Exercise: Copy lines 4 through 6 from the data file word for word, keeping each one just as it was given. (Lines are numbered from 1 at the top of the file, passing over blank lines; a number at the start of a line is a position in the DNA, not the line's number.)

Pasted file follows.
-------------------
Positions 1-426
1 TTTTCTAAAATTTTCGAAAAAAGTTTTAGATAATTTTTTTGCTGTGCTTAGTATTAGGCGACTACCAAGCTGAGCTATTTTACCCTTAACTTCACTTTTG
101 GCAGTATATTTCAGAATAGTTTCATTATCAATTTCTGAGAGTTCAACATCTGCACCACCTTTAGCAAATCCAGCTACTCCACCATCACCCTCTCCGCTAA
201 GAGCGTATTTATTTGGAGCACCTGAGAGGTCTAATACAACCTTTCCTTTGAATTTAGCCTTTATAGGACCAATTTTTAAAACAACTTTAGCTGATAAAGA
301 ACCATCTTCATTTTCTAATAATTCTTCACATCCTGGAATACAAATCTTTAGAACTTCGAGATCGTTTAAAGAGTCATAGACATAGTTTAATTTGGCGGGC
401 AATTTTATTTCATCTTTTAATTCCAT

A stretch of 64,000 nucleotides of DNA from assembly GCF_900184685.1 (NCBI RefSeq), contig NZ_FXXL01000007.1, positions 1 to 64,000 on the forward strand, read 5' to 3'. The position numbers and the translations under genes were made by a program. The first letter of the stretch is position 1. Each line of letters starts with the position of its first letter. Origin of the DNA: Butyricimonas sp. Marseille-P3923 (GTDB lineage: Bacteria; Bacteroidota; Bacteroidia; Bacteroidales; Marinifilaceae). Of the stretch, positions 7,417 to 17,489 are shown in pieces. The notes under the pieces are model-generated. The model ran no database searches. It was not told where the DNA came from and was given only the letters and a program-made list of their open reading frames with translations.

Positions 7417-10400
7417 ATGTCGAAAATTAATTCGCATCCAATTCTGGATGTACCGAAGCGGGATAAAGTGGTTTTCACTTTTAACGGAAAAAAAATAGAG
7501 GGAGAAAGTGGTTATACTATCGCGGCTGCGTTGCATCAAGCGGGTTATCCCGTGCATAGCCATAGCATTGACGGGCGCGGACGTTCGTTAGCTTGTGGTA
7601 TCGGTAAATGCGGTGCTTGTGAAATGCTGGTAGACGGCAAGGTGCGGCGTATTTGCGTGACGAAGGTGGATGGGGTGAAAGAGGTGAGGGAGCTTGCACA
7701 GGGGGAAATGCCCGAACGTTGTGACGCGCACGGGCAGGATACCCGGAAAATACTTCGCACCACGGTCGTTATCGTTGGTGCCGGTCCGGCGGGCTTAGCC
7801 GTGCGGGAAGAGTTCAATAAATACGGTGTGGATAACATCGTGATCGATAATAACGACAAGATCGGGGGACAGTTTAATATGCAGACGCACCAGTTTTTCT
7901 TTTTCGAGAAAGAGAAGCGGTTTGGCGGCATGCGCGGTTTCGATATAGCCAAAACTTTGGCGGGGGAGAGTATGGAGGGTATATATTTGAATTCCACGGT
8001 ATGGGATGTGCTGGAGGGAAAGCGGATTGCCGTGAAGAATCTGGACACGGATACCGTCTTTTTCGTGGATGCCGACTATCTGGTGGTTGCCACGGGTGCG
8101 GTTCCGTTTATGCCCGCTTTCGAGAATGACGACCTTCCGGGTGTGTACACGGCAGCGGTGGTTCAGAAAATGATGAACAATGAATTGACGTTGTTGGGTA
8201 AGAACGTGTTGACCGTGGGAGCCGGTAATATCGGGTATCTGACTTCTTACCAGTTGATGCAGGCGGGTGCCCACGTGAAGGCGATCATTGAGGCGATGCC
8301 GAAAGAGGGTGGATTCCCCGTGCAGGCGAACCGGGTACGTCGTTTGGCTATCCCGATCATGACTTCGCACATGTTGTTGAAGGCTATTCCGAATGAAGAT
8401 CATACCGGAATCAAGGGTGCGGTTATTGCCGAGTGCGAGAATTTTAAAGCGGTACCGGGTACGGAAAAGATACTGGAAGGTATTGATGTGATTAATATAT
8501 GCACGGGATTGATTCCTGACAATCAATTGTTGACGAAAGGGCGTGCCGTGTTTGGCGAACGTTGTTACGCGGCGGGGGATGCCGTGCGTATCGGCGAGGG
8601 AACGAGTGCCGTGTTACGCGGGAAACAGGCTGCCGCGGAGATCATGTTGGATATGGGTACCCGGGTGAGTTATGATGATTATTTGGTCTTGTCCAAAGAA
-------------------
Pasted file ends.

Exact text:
201 GAGCGTATTTATTTGGAGCACCTGAGAGGTCTAATACAACCTTTCCTTTGAATTTAGCCTTTATAGGACCAATTTTTAAAACAACTTTAGCTGATAAAGA
301 ACCATCTTCATTTTCTAATAATTCTTCACATCCTGGAATACAAATCTTTAGAACTTCGAGATCGTTTAAAGAGTCATAGACATAGTTTAATTTGGCGGGC
401 AATTTTATTTCATCTTTTAATTCCAT